My latest poetic obsession is Benjamin Fondane, and it looks as though it could be a serious one. Here's the story - followed by my translation of his poem 'Fallen Snow'.
In March, I went to London Book Fair for about a day and a half. It was for work, and I attended talks on digital advancements, browsed the full-colour book publishers, and met work contacts. I also had a bit of time to just wander round. One of the things that fascinates me about book trade fairs - and it's something you get to experience if you're there as a visitor with a certain amount of freedom, rather than working as an exhibitor - is the sheer breadth of what falls under "book". These days there's a lot of talk about "content" (which is kind of fascinating and annoying at the same time), but even beyond digital media, exhibitors at LBF range from the immense trade publishers (Penguin Random House, etc) all the way to publishers in the most niche areas imaginable (someone had a stand dedicated exclusively to a book about a certain financial establishment's fraudulent acts. It was giving off a bit of a creepy vibe and a lot of people were eyeing it nervously.)
Poland was the market focus this year, and generally I love wandering around the international publishers. While I was doing so, this caught my eye over at Romania's stand:
A few thoughts went through my mind: "Beautiful lines", "Presumably a poet", and "What a wonderful face he has." I looked at the name: Benjamin Fondane (or Fundoianu in Romanian), which told me nothing, not that I could recall. I only had a minute to spare, so I took this photo as an aide-memoire and then moved on.
I looked up Benjamin Fondane later. It turned out that the Romanians at LBF were focusing their exhibition on Fondane in 2017, and I wished I'd asked someone there about him. As far as Fondane's life, I recommend the Wikipedia entry, which has to be one of the most comprehensive I have ever read about anybody (or about a non-English-language poet, certainly).
The barest essentials of his life are this: He was born in Romanian Moldavia in 1898, a Jewish Romanian poet, critic and philosopher who eventually moved to Paris and who also worked in film and theatre. His philosophy was strongly influenced by the Russian existential philosopher Lev Shestov, and although he was associated with the Surrealists, he later distanced himself from them. He was an accomplished poet, writing in both Romanian and French. Fondane's wide circle of friends and associates included philosopher Emil Cioran and sculptor Constantin Brâncuși. In 1944 he was deported to Auschwitz where, along with so many others, he was murdered in a gas chamber.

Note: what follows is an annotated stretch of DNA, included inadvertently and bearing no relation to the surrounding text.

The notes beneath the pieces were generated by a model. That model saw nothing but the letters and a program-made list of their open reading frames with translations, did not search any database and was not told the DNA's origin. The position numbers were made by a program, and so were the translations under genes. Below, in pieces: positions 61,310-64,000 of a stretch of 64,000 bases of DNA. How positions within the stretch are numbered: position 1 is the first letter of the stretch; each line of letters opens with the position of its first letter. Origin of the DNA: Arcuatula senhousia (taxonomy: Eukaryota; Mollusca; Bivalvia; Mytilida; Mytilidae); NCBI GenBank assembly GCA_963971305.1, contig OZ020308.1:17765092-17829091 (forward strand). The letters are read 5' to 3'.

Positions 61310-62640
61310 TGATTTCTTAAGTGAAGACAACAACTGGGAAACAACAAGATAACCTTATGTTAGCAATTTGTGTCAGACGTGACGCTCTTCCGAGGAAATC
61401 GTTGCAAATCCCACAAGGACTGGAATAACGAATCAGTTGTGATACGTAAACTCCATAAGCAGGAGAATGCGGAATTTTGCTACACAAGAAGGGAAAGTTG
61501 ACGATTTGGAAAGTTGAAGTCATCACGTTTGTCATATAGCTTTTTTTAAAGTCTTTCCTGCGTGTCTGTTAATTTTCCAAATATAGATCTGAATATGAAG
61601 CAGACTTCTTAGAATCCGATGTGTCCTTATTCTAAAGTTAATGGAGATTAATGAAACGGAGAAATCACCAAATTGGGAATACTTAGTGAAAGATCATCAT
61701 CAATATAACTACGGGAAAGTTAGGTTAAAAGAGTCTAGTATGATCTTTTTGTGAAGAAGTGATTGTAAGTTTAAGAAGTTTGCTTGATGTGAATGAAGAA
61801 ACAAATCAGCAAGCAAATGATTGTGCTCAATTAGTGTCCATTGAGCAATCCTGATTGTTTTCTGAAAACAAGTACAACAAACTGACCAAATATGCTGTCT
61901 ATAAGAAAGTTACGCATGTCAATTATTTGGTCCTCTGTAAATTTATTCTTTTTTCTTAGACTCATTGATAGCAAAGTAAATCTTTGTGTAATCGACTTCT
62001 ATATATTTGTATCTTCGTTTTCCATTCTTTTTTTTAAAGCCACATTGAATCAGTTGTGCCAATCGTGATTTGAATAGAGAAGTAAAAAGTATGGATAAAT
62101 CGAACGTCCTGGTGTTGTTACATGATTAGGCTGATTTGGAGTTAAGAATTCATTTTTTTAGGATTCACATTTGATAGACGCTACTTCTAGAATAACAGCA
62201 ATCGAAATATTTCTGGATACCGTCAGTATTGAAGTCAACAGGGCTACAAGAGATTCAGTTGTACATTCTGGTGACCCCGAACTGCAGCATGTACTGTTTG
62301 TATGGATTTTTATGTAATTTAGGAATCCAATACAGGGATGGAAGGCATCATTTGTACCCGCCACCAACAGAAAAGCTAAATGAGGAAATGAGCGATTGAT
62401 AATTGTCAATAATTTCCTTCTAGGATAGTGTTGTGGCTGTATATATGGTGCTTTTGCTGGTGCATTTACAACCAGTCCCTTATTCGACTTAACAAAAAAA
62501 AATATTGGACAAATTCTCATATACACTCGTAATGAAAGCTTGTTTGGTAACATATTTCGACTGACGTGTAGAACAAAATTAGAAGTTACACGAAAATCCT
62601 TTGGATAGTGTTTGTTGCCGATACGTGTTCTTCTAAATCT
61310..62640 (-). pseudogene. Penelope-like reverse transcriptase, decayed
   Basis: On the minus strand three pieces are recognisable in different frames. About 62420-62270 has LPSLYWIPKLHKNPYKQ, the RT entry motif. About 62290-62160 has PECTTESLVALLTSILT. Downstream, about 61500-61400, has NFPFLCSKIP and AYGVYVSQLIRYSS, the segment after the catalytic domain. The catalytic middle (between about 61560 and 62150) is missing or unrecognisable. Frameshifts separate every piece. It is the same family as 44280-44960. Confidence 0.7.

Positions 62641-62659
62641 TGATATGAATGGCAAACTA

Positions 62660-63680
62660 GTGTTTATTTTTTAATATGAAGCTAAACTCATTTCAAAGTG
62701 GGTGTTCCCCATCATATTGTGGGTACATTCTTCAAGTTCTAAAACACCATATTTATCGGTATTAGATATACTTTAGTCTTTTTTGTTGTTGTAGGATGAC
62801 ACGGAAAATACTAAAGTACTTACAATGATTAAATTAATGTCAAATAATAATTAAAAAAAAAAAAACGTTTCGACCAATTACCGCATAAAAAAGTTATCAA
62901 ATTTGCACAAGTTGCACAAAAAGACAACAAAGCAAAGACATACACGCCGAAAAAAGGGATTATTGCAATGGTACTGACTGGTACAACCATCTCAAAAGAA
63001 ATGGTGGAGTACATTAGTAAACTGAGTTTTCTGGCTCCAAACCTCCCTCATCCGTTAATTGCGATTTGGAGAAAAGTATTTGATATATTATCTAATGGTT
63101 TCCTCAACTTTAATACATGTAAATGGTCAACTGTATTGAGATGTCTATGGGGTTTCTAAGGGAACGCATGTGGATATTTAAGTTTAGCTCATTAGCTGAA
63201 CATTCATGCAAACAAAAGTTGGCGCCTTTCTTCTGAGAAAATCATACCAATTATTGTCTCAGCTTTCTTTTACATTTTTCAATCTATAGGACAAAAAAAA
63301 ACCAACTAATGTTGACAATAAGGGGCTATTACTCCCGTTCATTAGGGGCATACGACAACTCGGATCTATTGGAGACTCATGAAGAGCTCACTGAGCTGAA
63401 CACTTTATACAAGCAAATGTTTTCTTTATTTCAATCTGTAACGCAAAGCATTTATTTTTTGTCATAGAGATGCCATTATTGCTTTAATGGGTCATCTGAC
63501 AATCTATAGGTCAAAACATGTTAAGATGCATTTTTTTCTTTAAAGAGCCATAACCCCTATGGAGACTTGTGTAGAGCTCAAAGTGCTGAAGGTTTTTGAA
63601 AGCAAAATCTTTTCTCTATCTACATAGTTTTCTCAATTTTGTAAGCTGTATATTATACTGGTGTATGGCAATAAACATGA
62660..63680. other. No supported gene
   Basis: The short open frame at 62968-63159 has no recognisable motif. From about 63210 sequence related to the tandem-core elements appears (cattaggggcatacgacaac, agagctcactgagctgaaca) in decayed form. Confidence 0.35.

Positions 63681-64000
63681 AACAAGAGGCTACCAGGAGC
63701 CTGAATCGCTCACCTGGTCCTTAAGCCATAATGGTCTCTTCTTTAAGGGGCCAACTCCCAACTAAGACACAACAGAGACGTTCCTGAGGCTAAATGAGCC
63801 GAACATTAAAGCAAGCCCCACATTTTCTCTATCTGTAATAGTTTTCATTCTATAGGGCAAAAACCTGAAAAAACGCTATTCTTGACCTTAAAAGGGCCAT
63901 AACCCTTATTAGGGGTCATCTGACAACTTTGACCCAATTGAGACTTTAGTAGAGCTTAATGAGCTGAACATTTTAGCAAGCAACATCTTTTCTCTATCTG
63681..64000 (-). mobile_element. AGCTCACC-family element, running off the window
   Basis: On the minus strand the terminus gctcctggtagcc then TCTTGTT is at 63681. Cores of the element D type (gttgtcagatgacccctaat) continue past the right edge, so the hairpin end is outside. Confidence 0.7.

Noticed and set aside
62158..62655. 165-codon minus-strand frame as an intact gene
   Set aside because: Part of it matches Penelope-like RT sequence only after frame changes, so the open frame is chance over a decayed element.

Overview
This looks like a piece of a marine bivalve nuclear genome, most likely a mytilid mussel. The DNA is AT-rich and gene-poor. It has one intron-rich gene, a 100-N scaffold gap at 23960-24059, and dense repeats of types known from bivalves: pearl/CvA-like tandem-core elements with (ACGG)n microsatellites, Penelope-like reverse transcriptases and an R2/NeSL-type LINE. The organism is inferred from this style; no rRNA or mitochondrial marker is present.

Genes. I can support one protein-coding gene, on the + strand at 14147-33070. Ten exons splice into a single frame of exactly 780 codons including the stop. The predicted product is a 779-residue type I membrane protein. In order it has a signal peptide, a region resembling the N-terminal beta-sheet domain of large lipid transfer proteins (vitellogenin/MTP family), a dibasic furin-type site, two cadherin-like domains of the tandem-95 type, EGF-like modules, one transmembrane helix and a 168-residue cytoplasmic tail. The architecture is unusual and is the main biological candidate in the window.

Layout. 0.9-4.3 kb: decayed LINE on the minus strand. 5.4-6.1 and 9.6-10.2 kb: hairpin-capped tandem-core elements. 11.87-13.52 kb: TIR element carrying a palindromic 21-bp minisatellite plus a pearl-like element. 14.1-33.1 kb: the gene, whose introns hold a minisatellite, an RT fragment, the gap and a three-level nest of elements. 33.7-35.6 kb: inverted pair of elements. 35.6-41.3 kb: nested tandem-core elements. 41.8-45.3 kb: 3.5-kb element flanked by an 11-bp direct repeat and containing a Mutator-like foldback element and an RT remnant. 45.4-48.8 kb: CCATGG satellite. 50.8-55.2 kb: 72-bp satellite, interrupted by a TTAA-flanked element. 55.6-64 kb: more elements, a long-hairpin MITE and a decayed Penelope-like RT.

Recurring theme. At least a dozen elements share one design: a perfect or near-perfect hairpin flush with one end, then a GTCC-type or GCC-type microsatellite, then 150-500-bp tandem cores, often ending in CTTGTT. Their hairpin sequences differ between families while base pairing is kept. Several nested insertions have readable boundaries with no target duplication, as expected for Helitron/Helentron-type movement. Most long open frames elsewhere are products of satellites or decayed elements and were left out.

The impression I received from his biography was one of great vitality, energy and curiosity - in fact, one of those lives that seem impossible to snuff out. When I started looking up his French poems, I had an experience which is rarer to me than you might think. I have read quite a few poets who send me off into raptures (and a lot more who don't, at all). But it's rare for me to read even poetry in English where I have a "love at first sight" experience. It usually takes a little longer. Fondane wrote in French, and while I am fluent in French and have read a lot of French literature, I have to work harder (and listen harder) with it. The "love at first sight" seldom, if ever, happens to me with French literature. And yet, pretty much the second I started reading Fondane's poetry - in French, not in translation - it happened. I knew right away that I had to try translating his poems.
Fondane hasn't been very widely translated into English. He is much more famous in France. The New York Review of Books has recently released a couple of volumes with English translations of some of his poems, and of some of his philosophical essays (the latter under the wonderful title Existential Monday). But I expect, in the next while, to be doing some work on his poems. When I started reading them, I heard his voice so powerfully that I knew I could translate his work. The hearing of the voice (so to speak) is, to me, the strongest indication that I should try to translate a certain poet.
Here's my translation of 'Fallen Snow' ('Neige tombée'), followed by the original poem. And, please watch this space.
Translation © Clarissa Aykroyd, 2017